[Note: As you read the following, consider this question: what is the worst household chore that you refuse to hire someone else to do?]
I spent five hours this afternoon replacing the valve diaphragms on my lawn sprinkler system. On a scale of 1-10, with 1 being take-out-the-trash easy, this job rates a 12 in my book. It’s not a task that has to be done very frequently — even with Midland’s hard water, diaphragms last 5-8 years — but that’s also part of the problem. More on that in a moment.
If you’re fortunate enough not to need a sprinkler system to keep your lawn alive, you may not have any idea what I’m talking about. The valve diaphragm is a flat rubber disc, about 3 inches in diameter. It moves up and down to allow or stop water flow to the sprinkler head. You can tell when the diaphragm needs to be replaced when the sprinkler heads don’t pop up properly, or when they continue to leak after the watering cycle is over.
In my system, the valves are located in underground boxes, about 2 feet deep. There are three such boxes in my yard; two of them have three valves each and the third has one valve. In order to replace the diaphragms, I have to (a) locate and uncover the boxes, (b) dig out the valves from the years of accumulated silt, dead bugs and other gunk, (c) disassemble the valve, replace the diaphragm and reassemble, (d) put the valve box and lawn back into pre-excavation condition.
Sounds simple, doesn’t it? In actuality, it’s a horrible job, partly because of inherent installation difficulties and partly because of inevitable operator incompetency. The act of working in a tight space, 2 feet below ground level, complicates things. Plus there are creepy bugs to deal with (I’m not ashamed to say I’d rather commune with a rattlesnake than be in the same county with a black widow spider).
Also, the valves have six screws that have to be removed, and there are many opportunities for scraped knuckles due to the lack of adequate working space.
Then there’s the fact that I can’t remember from time-to-time exactly how to do the job. Eight years is a long time between practice sessions. Inevitably, I disassemble the first valve incorrectly, costing time, energy and patience. Fortunately, this mistake is rarely serious enough to derail the whole process (as in, “I gotta run to the store and buy a new valve, dear; this one seems to be, um, worn out.”).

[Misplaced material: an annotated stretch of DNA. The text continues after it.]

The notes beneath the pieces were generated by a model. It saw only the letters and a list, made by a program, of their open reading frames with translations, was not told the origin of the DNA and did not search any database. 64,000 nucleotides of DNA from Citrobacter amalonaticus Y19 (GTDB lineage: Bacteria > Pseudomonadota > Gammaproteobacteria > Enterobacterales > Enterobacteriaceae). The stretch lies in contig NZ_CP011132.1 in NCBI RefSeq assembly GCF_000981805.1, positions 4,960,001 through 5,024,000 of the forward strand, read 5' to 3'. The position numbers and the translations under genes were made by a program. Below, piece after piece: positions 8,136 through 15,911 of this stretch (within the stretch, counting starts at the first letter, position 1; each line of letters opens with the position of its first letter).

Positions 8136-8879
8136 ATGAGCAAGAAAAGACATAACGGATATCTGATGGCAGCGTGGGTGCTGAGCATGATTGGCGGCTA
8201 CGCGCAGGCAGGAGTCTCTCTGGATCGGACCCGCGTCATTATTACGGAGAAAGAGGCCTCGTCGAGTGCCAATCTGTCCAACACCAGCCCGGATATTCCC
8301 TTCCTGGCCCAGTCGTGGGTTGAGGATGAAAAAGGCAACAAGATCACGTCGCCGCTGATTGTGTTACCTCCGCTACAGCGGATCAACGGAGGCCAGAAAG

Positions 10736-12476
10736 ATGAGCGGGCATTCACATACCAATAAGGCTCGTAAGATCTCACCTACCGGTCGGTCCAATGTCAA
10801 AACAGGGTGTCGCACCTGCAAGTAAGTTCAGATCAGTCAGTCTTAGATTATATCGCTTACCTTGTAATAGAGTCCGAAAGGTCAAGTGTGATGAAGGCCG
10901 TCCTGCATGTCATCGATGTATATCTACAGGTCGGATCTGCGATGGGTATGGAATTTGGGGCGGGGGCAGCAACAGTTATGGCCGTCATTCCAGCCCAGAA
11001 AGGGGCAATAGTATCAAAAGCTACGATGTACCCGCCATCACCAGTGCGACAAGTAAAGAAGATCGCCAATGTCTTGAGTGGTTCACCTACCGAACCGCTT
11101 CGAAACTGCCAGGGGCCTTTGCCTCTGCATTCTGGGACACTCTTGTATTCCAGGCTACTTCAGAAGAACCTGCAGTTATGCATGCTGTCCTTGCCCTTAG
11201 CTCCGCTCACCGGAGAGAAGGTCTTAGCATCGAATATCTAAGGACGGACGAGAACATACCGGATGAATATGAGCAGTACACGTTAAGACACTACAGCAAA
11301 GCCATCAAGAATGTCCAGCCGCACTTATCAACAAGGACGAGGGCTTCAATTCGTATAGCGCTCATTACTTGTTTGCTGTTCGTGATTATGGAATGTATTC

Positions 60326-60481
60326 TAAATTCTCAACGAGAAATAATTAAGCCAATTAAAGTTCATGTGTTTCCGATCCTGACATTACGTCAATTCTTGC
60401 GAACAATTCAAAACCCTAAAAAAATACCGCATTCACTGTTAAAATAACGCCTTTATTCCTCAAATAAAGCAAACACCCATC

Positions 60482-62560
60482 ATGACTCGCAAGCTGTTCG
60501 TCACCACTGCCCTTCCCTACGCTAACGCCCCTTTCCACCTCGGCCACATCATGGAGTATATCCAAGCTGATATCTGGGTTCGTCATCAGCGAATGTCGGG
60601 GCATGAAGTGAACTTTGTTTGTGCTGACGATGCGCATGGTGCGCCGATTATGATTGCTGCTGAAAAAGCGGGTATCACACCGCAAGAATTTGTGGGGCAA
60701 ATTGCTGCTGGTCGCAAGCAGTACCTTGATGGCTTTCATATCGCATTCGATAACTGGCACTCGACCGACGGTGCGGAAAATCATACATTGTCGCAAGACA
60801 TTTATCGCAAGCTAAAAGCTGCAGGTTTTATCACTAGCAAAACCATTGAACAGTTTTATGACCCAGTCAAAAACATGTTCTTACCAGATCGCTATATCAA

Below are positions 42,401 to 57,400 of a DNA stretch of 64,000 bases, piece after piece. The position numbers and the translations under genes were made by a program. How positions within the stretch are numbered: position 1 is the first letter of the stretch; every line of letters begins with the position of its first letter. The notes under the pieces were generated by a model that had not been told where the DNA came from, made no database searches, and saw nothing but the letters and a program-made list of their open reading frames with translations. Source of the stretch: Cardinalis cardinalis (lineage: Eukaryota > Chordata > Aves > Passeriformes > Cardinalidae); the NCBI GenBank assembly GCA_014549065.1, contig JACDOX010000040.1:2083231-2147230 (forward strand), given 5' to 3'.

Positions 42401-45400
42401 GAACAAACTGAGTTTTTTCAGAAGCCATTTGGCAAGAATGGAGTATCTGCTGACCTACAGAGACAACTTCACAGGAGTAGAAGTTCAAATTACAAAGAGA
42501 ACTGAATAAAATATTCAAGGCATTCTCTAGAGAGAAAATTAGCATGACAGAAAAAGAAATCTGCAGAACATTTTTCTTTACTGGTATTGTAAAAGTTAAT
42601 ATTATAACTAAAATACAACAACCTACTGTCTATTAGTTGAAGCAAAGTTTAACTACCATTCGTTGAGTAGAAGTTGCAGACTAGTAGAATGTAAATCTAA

But what really complicates the job is the fact that my 20-year old system has a master shut-off valve that doesn’t…shut-off completely, that is. I could shut off the water supply to the entire house, but there are some things I fear even more than spiders. ‘Nuf said, I think.
Anyway, what this means is that once I removed the valve cover, I have mere seconds to take out the old diaphragm, install the new one and re-attach the cover before the valve box floods.
I get better at this as I go through each valve, but it’s still a big problem in the box with only one valve, as there isn’t enough volume in the box to keep the rising water level at bay. Interpretation: I installed the last valve completely under water, working by feel (and trusting that spiders don’t have access to tiny little scuba outfits).
Now, the real point of this post is not to bore you with sprinkler system trivia (too late, you say?). I just wonder if others are like me in this regard: there’s a pretty clear demarcation line between “handyman” tasks that I will take on, and those which I’ll contract out. The valve job here is on the bleeding edge of that line.
I consider myself to be fairly proficient at household chores, including some things requiring a bit of skill (or, at least, patience). I install garbage disposers, kitchen sinks, toilet valves, garage door openers, etc. I installed my own satellite TV dish, and I welded together a very functional sailboard rack, starting with nothing more than a picture in my mind and 60 feet of square tubing.
But, as they said in Cool Hand Luke Dirty Harry, a man’s got to know his own limitations, and there are some jobs I refuse to take on. I don’t do any projects for which the use of a voltmeter is mandatory equipment, and I don’t work on anything that requires me to close the valve at the gas meter. I would be extremely embarassed to kill myself and blow up the neighborhood while attempting to install a new water heater.
I also avoid working on my car; I was never any good at auto repair. I stopped changing the oil and filter myself when proper disposal of used motor oil became so difficult. I don’t care to take on major projects like replacing a roof or put down ceramic tile throughout the house. For some things, time is just more valuable than money. (I would argue that the question of installing a new roof in west Texas in August is really an intelligence test.)
I suppose it boils down to whether the time and effort associated with a job justifies the sense of satisfaction that comes from completing it. In the case of the above-described valve job, I grudgingly admit that it does. But, ask me again in 8 years.
Now…back to the question I posed at the beginning. What are jobs that push you to the limit, that represent the last stop before picking up the Yellow Pages and dialing for help? (And, ladies, this question doesn’t just apply to guys.)